There are quotes about writing from filmmakers and writers throughout the book, and the book is laid out in an easy-to-read way. When using it as a guide alongside your work, the book is easy to skim through to find the information you need.
Epps goes back to the basics and explains the importance of knowing your industry by watching classics, reading scripts, and having a general knowledge of pop culture. He gives a list of recommended scripts, movies, and more.
The revision part of the writing process is one of the most complex parts. Between knowing what needs to be changed, where to begin, and the daunting task of editing a whole script, this book lays out each step with examples to follow.
If you’ve wanted to learn about screenwriting or need help with revision, this book is a great resource to improve your writing!
The TV Writer’s Workbook by Ellen Sandler
Television writing has always interested me, and Sandler’s book has helped me improve my script writing. Writing for tv is incredibly difficult as there is so much that goes into each script. The TV Writer’s Workbook lays everything you need to know out for you.
The book is split up into three primary sections: what you need to know, what you need to do, and what to do when your script is done. So, basically the book covers the scriptwriting process from start to finish—it’s excellent! The first section explains things like spec scripts and how to break a script down. There are also some simple exercises to help you learn to read scripts better.
The section detailing what you need to do is where all the best (in my opinion) information is. It breaks everything down from treatments to themes, story structure, the outline, revision, and so much more! I have so many sticky notes marking information throughout this section.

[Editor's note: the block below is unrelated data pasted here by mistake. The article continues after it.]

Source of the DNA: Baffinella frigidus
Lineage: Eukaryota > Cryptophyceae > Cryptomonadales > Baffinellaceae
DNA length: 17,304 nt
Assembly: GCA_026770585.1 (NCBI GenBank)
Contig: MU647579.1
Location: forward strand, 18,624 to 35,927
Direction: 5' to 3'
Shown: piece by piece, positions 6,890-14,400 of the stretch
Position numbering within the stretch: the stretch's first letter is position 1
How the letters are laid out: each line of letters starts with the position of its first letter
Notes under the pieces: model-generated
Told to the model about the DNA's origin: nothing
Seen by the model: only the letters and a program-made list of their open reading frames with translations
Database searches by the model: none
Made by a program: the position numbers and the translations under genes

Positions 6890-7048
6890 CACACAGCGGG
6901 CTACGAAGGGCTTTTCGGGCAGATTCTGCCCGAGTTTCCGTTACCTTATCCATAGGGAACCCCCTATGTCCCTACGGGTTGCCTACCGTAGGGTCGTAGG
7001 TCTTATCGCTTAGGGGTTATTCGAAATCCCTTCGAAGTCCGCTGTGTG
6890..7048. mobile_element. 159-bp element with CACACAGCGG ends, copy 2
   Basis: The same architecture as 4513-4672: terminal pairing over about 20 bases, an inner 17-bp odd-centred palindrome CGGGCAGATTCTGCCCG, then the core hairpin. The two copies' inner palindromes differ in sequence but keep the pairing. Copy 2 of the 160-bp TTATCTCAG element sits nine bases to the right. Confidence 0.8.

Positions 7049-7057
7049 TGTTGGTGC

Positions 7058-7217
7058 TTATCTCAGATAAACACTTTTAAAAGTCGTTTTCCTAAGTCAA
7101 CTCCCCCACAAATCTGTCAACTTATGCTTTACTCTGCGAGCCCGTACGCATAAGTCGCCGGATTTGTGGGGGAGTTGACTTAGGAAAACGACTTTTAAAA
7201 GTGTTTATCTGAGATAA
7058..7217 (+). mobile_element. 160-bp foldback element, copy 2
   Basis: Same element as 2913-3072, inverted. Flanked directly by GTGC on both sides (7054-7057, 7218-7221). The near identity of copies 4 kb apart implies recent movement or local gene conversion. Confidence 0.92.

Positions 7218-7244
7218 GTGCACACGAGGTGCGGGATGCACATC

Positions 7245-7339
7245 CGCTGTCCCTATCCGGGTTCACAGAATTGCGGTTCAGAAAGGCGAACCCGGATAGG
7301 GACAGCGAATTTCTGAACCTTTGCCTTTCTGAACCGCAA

Finally, the last section explains how to sell your script, publishing information, and so many resources for breaking into the industry. This information is something many books leave out, so I highly recommend checking this one out if you’re unsure what to do after you’ve written a script.
The author shares her journey as a writer through scripts, which is something I’ve not seen much of. There are charts for reading scripts, things to avoid and why, and an excellent section on showing, not telling.
Writing Screenplays That Sell by Michael Hauge
Writing Screenplays That Sell is an all-around great read. The book contains so so so much information not only about screenplays but also about writing in general. Again, this book is also filled with sticky notes, and I use it so often.
Hauge’s book explains how to develop a story, write the screenplay, and has a ton of information on the business end of things. He discusses how to market yourself as a writer and how to sell your screenplay.
If you are interested in writing movies, this is an excellent resource that will help you not only write a screenplay but also gives you the knowledge to break into the industry and sell your work.
As a writer or even just a reader, ThriftBooks is a go-to for anyone who loves books. I rarely buy books brand new anymore, and this website has saved me so much money throughout the years.
Buying second-hand saves money, is a great way to reuse otherwise wasted books, and helps reduce waste, and ThriftBooks has so many books that you wouldn’t otherwise be able to find.
As someone who loves learning languages, I have found books on French, Spanish, Icelandic, and more. There are learning books, but also stories in other languages which help so much in learning a new language.
The books range from acceptable to new, so it’s up to you to decide how used you are willing to have your book be. The more used it is, the cheaper it is. I generally choose ‘pretty good’ or ‘good’ condition, which means the books have a little wear and tear but are in otherwise good condition. These books usually cost $3-$5, which is so much cheaper than the $10-$20 that new books cost.